WUFT News

Gainesville Researcher’s Python Trap Could Be Used In The Everglades

By on November 1st, 2013

A wildlife biologist for the U.S. Department of Agriculture’s National Research Center in Gainesville is conducting testing using a special trap he designed to capture pythons in Florida.

John Humphrey designed the trap to eliminate raccoons, or any other small mammals. The trap can only capture large constrictor snakes in South Florida because native snakes are too small set off the trap.

“By developing the trap with the two trip pans that have to be pressed at the same time, otherwise the trap stays set, we hope that when we get to the field that it will exclude these non-target species which include both native snakes and small mammals,” Humphrey said.

Pythons in the Florida Everglades are threatening native species, he said.

“They compete with native wildlife for food resources. And they have been shown to feed on the Key Largo wood rat, which is an endangered species,” Humphrey said. “So it’s a prey competition; they’re competing with our native wildlife for food items and that’s the largest problem.”

The traps could be used in the wild now, but they have not officially been used in the field to capture pythons.

“When our collaborators in South Florida request these for use, we will give them to them,” he said.

Humphrey plans on continuing testing the traps using pythons and pheromones. He also aims to test if the trap can be used on other reptile species, like the black and white Argentine tegus and Nile monitors.

The trap will work on the reptiles, Humphrey thinks, because they have long, heavy bodies, like pythons.

The trap may still need adjustments.

“It’s not a silver bullet. It’s just another tool in the tool box that you would have to use to try to fix the problem,” he said.

The trap’s potential impact in the Everglades is unknown until more research is done in Gainesville, Humphrey said.

Five pythons, ranging in age, are being used in the study. They were all found wild in the Everglades.

Related: Florida’s python problem continues after amateur hunters, attention fade away


This entry was posted in Environment and tagged , , , , , . Bookmark the permalink.
 

More Stories in Environment

Containerized longleaf pine seedlings are removed from a growing tray. They are then counted and placed in a wax coated cardboard shipping box.

Longleaf Pine Restoration Helps Environment And Economy

Longleaf pine is being reintroduced into the United States ecosystem. If the restoration plan is successful, this type of pine would benefit the environment and the economy.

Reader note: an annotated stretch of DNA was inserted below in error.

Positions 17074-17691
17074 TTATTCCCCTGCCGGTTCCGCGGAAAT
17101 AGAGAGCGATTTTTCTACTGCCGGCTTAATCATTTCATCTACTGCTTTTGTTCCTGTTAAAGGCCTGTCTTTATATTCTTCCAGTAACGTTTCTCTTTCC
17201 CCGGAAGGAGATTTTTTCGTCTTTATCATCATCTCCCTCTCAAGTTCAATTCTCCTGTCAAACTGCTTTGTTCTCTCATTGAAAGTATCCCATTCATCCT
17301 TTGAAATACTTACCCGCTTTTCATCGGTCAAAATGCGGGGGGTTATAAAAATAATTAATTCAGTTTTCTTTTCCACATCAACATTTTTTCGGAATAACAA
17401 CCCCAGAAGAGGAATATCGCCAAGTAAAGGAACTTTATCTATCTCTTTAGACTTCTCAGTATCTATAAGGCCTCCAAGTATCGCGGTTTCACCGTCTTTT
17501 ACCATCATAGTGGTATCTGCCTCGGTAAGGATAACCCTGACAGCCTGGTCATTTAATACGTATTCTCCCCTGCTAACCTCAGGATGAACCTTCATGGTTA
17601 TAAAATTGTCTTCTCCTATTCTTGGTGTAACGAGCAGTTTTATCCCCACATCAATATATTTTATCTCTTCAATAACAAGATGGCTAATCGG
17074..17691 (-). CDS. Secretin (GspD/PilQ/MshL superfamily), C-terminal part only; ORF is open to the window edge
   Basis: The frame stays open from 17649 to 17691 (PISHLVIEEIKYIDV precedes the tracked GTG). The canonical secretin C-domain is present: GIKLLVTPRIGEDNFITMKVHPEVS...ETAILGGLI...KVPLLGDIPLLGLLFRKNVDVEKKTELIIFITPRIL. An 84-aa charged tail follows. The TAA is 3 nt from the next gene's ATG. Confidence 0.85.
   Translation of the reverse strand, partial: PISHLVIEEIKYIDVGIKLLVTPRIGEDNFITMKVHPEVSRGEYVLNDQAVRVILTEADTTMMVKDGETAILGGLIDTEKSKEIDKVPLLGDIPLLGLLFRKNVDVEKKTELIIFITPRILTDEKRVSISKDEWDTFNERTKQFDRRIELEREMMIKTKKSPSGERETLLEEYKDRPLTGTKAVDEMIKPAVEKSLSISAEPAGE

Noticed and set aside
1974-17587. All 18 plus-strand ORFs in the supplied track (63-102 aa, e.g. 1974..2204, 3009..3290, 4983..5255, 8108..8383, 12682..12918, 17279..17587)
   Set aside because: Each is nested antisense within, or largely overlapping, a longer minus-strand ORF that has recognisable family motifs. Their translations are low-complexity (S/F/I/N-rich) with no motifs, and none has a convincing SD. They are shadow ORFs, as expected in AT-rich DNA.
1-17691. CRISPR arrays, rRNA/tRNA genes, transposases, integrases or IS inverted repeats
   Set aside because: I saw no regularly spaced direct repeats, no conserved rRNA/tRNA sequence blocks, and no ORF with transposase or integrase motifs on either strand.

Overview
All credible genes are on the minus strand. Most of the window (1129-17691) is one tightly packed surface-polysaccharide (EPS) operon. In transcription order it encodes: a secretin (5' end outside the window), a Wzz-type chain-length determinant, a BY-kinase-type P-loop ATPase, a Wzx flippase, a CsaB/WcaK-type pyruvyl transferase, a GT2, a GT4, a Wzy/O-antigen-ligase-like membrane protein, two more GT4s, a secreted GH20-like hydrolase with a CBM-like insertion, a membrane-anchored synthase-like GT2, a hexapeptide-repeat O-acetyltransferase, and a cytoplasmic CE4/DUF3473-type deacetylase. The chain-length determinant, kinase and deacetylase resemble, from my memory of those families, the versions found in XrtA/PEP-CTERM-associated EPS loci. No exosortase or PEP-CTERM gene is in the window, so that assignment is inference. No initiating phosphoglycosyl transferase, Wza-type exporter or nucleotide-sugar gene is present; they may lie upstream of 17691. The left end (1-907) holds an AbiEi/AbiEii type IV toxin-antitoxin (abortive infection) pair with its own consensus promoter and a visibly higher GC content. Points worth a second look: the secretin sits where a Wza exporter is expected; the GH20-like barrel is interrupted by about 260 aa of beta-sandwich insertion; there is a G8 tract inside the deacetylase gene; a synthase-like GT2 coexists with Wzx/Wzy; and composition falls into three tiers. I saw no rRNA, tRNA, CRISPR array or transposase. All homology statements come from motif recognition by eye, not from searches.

Bert the bluff oak resides outside the Nuclear Science Center on the University of Florida campus. Plans to construct the Innovation Nexus Building in that area for the College of Engineering have gone through several variations in order to save him and four other heritage trees in the area.

For Trees Like Bert, Special Titles Do Not Always Guarantee Special Protections

The Florida Champion Tree Register recognizes the largest tree in the state of each noninvasive species. It’s the next step of recognition up from heritage tree status, like that of Bert, the bluff oak that has affected plans for the Innovation Nexus Building at UF.


Noaa Hurr Forecast 2015

NOAA: Inactive Season Likely, Officials Aren’t Swayed

The National Oceanic and Atmospheric Administration has released a seasonal hurricane forecast. WUFT Meteorologist Marithza Calderon says it’s no surprise that they say we could be in for another inactive season.


Gulf Shores

Once Vilified, BP Now Getting Credit For Gulf Tourism Boom

The once vilified BP is now being commended for its efforts in helping to attract visitors back to the Gulf Coast. The oil company is spending more than $230 million in its efforts.


fruit drop

Citrus Greening Continues To Plague Florida Orange Groves

Described as one of the worst diseases to ever hit Florida orange groves, citrus greening is costing the state’s general fund $5.75 million. If the disease is not curbed it could be detrimental to Florida’s agriculture and economy.


Thank you for your support

WUFT depends on the support of our community — people like you — to help us continue to provide quality programming to North Central Florida.
Become a Sustainer
I want to support FM 89.1/NPR
I want to support Florida's 5/PBS
Donate a Vehicle
Underwriting Payments